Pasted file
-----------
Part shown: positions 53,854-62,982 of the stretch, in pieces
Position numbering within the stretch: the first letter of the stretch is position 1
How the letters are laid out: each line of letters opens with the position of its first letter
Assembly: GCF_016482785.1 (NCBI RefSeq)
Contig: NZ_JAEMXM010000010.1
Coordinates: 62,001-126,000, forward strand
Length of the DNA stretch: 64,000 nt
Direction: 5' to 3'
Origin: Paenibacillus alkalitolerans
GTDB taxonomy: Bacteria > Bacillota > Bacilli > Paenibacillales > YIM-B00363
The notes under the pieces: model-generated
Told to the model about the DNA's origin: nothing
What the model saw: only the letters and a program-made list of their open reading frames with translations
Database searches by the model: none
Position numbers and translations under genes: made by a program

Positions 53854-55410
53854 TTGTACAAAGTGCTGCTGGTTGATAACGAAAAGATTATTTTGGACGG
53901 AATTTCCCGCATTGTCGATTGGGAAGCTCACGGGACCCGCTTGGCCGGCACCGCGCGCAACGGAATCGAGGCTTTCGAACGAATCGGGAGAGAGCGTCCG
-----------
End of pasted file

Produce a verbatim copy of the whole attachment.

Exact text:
Part shown: positions 53,854-62,982 of the stretch, in pieces
Position numbering within the stretch: the first letter of the stretch is position 1
How the letters are laid out: each line of letters opens with the position of its first letter
Assembly: GCF_016482785.1 (NCBI RefSeq)
Contig: NZ_JAEMXM010000010.1
Coordinates: 62,001-126,000, forward strand
Length of the DNA stretch: 64,000 nt
Direction: 5' to 3'
Origin: Paenibacillus alkalitolerans
GTDB taxonomy: Bacteria > Bacillota > Bacilli > Paenibacillales > YIM-B00363
The notes under the pieces: model-generated
Told to the model about the DNA's origin: nothing
What the model saw: only the letters and a program-made list of their open reading frames with translations
Database searches by the model: none
Position numbers and translations under genes: made by a program

Positions 53854-55410
53854 TTGTACAAAGTGCTGCTGGTTGATAACGAAAAGATTATTTTGGACGG
53901 AATTTCCCGCATTGTCGATTGGGAAGCTCACGGGACCCGCTTGGCCGGCACCGCGCGCAACGGAATCGAGGCTTTCGAACGAATCGGGAGAGAGCGTCCG